What is the Future of “Social Bookselling”?

In Discussion by Edward Nawotka

Do you only buy the books your friends suggest? Perhaps not.

By Edward Nawotka


It has long been a maxim in book marketing that “word-of-mouth” is the best. The same can be said for “handselling” in bookstores. So what happens when both move online? Book oriented social networking, nee bookselling, sites are proliferating. Copia and Bookish, in the US, and aNobii in the UK (as discussed in today’s feature story).

The goal of aNobii is to “intercept readers before they go to Amazon,” or so says CEO Matteo Berlucchi, the principle being that people you trust can recommend a book “better than any algorithm” can.

As bookselling begins to morph into this sophisticated and highly-networked form, will it work? Are the social aspects of book reading being overstated? Is taking recommendations strictly from your circle of friends putting yourself in too much of a silo? And what role can third-party authorities, such as booksellers and critics, play in this brave new world?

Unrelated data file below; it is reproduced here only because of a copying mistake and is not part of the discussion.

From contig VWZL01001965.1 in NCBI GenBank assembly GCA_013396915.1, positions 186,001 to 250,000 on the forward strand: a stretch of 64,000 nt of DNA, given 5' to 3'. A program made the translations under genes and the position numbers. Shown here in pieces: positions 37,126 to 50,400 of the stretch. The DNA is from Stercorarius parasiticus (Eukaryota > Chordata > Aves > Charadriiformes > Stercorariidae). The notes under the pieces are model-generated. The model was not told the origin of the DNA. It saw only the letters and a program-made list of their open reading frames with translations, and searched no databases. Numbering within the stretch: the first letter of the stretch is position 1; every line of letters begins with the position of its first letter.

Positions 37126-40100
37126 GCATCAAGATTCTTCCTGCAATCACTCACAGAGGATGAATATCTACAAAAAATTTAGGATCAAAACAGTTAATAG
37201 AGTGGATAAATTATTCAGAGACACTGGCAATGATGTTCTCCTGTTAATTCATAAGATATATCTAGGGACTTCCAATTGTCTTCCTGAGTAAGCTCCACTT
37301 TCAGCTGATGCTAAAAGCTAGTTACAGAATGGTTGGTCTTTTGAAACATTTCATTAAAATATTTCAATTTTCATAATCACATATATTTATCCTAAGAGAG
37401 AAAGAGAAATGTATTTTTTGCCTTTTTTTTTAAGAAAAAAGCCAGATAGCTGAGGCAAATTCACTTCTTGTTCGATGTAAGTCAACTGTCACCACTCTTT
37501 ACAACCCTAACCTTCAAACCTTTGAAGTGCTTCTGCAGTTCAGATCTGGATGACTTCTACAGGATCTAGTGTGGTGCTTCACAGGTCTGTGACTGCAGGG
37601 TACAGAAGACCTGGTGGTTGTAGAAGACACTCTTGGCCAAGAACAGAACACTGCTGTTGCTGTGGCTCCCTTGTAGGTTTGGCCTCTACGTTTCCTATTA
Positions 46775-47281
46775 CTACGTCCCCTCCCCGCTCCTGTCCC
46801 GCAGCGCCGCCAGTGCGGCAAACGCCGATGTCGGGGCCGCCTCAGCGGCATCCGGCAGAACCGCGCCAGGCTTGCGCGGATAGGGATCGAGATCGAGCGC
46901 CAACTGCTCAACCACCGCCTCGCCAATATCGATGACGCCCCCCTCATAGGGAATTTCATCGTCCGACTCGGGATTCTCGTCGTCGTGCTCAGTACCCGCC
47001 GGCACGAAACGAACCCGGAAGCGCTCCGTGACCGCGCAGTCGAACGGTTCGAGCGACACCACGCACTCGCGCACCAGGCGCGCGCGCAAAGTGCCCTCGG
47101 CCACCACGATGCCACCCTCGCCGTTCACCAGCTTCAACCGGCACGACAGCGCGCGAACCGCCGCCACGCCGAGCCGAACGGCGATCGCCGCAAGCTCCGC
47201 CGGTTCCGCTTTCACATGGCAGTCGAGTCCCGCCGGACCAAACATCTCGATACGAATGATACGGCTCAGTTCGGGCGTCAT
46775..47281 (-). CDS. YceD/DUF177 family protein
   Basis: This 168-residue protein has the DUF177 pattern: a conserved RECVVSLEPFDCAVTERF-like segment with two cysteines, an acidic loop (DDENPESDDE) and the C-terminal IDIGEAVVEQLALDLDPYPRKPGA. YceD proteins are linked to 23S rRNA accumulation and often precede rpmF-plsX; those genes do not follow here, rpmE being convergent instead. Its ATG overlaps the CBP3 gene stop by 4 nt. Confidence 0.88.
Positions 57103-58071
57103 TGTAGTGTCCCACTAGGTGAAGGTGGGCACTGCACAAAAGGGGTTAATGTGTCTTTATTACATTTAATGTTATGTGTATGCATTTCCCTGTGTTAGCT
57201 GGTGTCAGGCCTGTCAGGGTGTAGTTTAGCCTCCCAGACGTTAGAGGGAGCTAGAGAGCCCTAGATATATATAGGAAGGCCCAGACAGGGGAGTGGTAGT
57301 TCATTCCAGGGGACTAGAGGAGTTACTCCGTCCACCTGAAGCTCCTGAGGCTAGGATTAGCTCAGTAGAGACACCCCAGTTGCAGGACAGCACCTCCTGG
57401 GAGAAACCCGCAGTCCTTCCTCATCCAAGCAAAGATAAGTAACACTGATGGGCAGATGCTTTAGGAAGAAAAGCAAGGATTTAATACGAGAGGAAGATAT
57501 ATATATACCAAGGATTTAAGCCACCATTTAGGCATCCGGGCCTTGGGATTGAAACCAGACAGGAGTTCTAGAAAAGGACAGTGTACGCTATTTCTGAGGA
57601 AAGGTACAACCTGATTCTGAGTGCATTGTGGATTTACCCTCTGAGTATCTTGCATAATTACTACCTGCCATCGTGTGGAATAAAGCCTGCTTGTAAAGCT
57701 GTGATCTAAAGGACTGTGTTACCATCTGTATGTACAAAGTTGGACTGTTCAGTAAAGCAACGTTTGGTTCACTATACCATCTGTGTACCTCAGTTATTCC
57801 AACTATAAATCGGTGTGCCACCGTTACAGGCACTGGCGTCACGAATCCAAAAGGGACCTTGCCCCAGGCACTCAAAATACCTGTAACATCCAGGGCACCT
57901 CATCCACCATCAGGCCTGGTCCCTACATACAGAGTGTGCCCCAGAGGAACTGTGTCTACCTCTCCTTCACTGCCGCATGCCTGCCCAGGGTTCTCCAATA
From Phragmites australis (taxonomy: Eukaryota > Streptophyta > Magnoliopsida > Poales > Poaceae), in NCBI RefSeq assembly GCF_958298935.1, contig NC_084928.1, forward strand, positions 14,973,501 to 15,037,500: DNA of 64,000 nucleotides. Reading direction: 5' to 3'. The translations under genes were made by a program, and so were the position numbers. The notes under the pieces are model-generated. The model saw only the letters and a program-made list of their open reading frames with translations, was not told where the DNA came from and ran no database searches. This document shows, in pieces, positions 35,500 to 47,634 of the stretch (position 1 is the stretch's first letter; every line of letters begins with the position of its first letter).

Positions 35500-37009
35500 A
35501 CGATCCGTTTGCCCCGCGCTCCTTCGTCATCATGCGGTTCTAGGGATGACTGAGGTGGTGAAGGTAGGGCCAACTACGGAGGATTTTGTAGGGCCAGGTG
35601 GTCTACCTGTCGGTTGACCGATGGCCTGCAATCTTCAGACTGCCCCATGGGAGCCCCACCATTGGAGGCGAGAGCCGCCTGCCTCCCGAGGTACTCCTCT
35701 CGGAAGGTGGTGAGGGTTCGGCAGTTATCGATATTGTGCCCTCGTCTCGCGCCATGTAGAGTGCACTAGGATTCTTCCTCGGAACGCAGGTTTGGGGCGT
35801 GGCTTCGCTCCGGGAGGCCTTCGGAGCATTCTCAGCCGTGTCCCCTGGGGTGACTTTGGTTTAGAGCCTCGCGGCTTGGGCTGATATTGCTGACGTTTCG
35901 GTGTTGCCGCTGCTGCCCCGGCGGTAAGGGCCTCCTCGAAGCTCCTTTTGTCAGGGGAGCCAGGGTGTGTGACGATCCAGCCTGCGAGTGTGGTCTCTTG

Let us know what you think in the comments.

About the Author

Edward Nawotka

A widely published critic and essayist, Edward Nawotka serves as a speaker, educator and consultant for institutions and businesses involved in the global publishing and content industries. He was also editor-in-chief of Publishing Perspectives since the launch of the publication in 2009 until January 2016.